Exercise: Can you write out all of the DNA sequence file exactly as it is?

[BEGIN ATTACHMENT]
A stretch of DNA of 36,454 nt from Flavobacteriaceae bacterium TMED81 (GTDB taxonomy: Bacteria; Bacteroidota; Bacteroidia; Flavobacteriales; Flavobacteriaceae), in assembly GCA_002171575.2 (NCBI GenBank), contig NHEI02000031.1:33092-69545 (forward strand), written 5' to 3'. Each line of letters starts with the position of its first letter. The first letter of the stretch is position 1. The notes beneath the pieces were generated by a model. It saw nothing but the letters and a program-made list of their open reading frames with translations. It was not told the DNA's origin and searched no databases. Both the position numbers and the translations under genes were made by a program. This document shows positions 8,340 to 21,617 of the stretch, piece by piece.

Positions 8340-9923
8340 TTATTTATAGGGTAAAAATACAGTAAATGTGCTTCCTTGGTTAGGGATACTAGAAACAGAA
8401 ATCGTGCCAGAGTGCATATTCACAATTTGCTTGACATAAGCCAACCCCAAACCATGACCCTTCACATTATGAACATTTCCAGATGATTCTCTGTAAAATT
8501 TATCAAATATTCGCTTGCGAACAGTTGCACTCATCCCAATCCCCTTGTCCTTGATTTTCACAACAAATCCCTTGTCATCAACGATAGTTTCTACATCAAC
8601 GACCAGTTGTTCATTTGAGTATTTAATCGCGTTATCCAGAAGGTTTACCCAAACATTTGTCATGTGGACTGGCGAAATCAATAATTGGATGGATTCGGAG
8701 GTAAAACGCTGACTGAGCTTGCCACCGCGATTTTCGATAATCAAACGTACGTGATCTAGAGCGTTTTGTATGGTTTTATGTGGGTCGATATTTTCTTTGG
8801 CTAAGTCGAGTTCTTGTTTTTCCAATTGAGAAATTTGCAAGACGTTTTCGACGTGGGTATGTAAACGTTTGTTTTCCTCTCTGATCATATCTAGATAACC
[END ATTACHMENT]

A stretch of DNA of 36,454 nt from Flavobacteriaceae bacterium TMED81 (GTDB taxonomy: Bacteria; Bacteroidota; Bacteroidia; Flavobacteriales; Flavobacteriaceae), in assembly GCA_002171575.2 (NCBI GenBank), contig NHEI02000031.1:33092-69545 (forward strand), written 5' to 3'. Each line of letters starts with the position of its first letter. The first letter of the stretch is position 1. The notes beneath the pieces were generated by a model. It saw nothing but the letters and a program-made list of their open reading frames with translations. It was not told the DNA's origin and searched no databases. Both the position numbers and the translations under genes were made by a program. This document shows positions 8,340 to 21,617 of the stretch, piece by piece.

Positions 8340-9923
8340 TTATTTATAGGGTAAAAATACAGTAAATGTGCTTCCTTGGTTAGGGATACTAGAAACAGAA
8401 ATCGTGCCAGAGTGCATATTCACAATTTGCTTGACATAAGCCAACCCCAAACCATGACCCTTCACATTATGAACATTTCCAGATGATTCTCTGTAAAATT
8501 TATCAAATATTCGCTTGCGAACAGTTGCACTCATCCCAATCCCCTTGTCCTTGATTTTCACAACAAATCCCTTGTCATCAACGATAGTTTCTACATCAAC
8601 GACCAGTTGTTCATTTGAGTATTTAATCGCGTTATCCAGAAGGTTTACCCAAACATTTGTCATGTGGACTGGCGAAATCAATAATTGGATGGATTCGGAG
8701 GTAAAACGCTGACTGAGCTTGCCACCGCGATTTTCGATAATCAAACGTACGTGATCTAGAGCGTTTTGTATGGTTTTATGTGGGTCGATATTTTCTTTGG
8801 CTAAGTCGAGTTCTTGTTTTTCCAATTGAGAAATTTGCAAGACGTTTTCGACGTGGGTATGTAAACGTTTGTTTTCCTCTCTGATCATATCTAGATAACC